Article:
Safeguarding the single market: How to achieve a balanced European Banking Authority

London, (PresseBox) - Proposals for a eurozone banking union, currently being negotiated, could in future make it virtually impossible for the UK and other non-euro countries to block financial rules written by and for the eurozone, in turn fragmenting the single market. This would not be in the interest of most EU member states - or the City of London.

In order to safeguard the single market, Open Europe proposes a revised voting system within the European Banking Authority, which would see eurozone members and non-eurozone members voting separately - with both groups having to endorse a proposal before it can be implemented. In turn, this could act as a template for how to reconcile further eurozone integration with the interests of all 27 member states, as the banking union develops.

Open Europe Director Mats Persson said:

"The UK Government is absolutely right to seek protection against the 17 eurozone members starting to write the rules for all 27 countries. A space simply has to be created in the EU for countries that do not intend to join the euro. The UK has leverage in these talks, including a veto over part of the banking union proposals."

To read Open Europe's new briefing in full, click here:

Key points:

- The UK is home to over 36% of the EU’s wholesale finance market, but only accounts for 8.2% or 3.6% – depending on the voting system used – of the voting weight within the EBA’s Board of Supervisors. In contrast, Germany accounts for roughly 13% of the market, but enjoys the same voting weight as the UK. This institutional bias against Britain is exacerbated by a proposal which will make the ECB the single supervisor in the eurozone – a structure which non-euro member states will be free to join. The UK will almost certainly remain outside the new structure.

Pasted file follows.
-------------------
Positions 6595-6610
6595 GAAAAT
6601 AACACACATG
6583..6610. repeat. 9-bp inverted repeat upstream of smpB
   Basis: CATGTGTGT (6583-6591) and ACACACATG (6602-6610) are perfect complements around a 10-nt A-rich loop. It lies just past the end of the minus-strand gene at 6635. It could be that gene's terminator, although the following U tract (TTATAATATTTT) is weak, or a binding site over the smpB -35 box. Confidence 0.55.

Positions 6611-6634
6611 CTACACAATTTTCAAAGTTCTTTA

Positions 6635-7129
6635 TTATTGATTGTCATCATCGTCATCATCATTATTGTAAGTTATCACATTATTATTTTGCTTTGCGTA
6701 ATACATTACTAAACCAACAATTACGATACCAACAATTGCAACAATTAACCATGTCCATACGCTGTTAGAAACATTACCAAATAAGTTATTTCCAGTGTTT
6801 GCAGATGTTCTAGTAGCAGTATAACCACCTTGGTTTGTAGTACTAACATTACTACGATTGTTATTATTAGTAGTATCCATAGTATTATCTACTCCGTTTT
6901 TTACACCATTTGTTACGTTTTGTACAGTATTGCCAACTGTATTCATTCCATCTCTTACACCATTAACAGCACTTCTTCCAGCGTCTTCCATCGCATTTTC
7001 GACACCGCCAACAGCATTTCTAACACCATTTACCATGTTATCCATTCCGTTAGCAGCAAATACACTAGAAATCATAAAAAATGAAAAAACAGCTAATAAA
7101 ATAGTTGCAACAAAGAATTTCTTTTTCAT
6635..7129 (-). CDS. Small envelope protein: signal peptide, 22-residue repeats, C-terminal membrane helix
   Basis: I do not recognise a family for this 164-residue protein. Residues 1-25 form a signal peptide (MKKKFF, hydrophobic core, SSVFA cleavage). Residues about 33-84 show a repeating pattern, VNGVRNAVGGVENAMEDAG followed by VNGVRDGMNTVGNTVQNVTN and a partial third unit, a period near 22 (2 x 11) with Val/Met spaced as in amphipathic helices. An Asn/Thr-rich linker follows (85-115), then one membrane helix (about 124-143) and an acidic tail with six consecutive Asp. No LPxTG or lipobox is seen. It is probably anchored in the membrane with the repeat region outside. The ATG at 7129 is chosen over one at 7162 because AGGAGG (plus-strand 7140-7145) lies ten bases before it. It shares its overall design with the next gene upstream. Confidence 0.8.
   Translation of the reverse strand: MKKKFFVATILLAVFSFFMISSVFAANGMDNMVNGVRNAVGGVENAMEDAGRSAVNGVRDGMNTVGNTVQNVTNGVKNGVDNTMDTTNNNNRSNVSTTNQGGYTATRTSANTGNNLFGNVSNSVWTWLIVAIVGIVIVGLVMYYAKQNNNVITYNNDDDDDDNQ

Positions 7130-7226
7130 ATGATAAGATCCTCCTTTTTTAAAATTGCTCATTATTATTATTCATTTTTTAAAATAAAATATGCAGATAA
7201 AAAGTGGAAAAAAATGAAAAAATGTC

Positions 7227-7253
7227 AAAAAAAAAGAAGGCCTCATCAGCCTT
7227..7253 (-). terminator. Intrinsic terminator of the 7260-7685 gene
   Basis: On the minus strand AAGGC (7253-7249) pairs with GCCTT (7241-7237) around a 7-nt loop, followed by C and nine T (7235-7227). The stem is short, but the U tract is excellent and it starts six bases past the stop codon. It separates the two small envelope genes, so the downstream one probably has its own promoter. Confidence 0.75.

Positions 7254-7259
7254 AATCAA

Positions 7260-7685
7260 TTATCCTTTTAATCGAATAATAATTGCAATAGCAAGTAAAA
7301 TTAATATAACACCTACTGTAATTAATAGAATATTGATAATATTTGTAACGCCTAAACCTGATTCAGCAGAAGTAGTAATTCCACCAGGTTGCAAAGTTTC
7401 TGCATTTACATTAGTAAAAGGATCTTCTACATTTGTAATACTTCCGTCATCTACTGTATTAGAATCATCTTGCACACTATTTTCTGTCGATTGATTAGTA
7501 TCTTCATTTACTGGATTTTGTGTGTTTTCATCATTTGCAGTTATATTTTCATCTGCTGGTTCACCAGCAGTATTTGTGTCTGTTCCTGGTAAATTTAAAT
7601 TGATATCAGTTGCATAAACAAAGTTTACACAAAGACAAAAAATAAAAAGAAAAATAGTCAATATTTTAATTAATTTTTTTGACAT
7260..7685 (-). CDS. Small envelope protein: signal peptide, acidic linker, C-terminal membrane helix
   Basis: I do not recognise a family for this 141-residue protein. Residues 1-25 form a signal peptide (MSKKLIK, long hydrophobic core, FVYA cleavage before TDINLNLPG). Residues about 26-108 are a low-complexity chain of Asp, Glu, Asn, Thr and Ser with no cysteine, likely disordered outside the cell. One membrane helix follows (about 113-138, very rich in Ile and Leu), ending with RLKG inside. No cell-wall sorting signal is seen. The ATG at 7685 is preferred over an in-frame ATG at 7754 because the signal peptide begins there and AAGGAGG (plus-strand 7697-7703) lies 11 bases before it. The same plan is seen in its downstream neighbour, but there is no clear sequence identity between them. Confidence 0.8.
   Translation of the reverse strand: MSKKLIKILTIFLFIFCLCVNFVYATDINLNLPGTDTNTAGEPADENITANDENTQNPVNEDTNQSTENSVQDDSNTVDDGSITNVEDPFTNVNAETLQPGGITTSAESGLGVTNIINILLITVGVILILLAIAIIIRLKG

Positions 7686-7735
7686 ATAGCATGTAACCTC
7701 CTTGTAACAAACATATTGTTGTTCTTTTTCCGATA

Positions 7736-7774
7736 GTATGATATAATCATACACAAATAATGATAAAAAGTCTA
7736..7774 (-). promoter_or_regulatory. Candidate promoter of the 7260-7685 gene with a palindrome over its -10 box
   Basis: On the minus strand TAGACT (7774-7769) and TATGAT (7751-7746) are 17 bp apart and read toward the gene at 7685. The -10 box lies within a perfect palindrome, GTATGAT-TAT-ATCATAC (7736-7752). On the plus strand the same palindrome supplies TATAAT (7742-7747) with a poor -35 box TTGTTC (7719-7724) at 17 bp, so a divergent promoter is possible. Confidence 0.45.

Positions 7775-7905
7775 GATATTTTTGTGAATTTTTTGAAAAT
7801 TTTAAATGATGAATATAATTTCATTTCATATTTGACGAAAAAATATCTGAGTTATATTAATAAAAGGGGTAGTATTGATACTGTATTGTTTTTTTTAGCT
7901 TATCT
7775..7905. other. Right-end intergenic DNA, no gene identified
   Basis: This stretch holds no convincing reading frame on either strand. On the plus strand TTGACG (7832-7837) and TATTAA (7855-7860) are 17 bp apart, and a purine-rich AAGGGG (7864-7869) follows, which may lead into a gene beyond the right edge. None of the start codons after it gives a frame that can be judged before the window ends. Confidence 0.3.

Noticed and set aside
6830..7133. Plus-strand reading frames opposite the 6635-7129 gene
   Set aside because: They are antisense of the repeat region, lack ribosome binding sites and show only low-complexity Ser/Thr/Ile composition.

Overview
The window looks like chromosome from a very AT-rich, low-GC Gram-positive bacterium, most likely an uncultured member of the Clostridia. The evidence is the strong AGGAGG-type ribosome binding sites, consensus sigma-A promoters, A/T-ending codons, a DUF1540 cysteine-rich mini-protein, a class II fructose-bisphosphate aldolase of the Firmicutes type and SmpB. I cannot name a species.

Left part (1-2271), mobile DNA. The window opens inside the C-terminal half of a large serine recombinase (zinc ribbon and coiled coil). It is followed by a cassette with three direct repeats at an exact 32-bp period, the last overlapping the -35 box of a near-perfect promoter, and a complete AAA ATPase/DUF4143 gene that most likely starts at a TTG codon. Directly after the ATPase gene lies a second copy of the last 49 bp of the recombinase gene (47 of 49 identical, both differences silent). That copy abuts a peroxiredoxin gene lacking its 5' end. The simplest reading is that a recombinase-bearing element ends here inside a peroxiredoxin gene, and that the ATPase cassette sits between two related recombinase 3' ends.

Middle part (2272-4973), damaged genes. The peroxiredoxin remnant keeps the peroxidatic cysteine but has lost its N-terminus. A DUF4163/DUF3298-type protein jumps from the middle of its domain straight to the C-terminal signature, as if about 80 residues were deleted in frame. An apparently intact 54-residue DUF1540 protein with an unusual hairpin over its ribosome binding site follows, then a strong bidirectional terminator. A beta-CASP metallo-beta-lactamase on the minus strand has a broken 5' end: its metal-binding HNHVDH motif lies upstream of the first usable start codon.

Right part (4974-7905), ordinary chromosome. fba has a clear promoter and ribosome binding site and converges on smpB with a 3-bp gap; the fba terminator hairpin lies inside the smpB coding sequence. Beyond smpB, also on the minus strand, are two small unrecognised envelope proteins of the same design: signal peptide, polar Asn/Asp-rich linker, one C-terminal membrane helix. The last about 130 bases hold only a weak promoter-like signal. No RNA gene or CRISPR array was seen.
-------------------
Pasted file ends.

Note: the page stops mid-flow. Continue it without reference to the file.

Share of wholesale finance in the EU versus voting weight at the EBA

- The eurozone will in future have much a greater incentive to take a common position on banking matters, unlike non-euro countries. First, to avoid free riding on future potential joint backstops for banks, a much greater degree of regulatory harmonisation within the eurozone may be needed, which could spill over to the single market. The eurozone will want to avoid an ‘uneven playing field’ in the single market. Secondly, the Commission’s first banking union proposal envisions the ECB ‘coordinating’ the position of the euro countries at the EBA, with dissenting opinions actively discouraged. Thirdly, under the EU’s new voting rules, the eurozone will have an inbuilt majority in the EBA from 2014.

- In effect, if national supervisors within the eurozone agree to follow the ECB’s lead, the eurozone’s position will either likely (pre-2014) or automatically (post-2014) become the EBA’s position, on issues relating to standards for banks, restrictions on financial activities or the EBA’s own budget, for example. Therefore, the current proposal will significantly shift the balance of power in favour of the eurozone.

- The Commission’s proposed safeguards against eurozone caucusing and a two-tier single market are inadequate. Instead, the principle of ‘double’ Qualified Majority Voting (QMV) should be introduced. At the request of one national supervisor, this would see two separate votes taking place when the EBA considers a key decision: one amongst euro countries and a separate one amongst non-euro members. If a weighted majority cannot be achieved in both groups, the proposal should fall.

- This would deter eurozone caucusing and establish a positive principle for how to safeguard the single market in financial services. It should therefore be in the interest of both eurozone and non-eurozone members.

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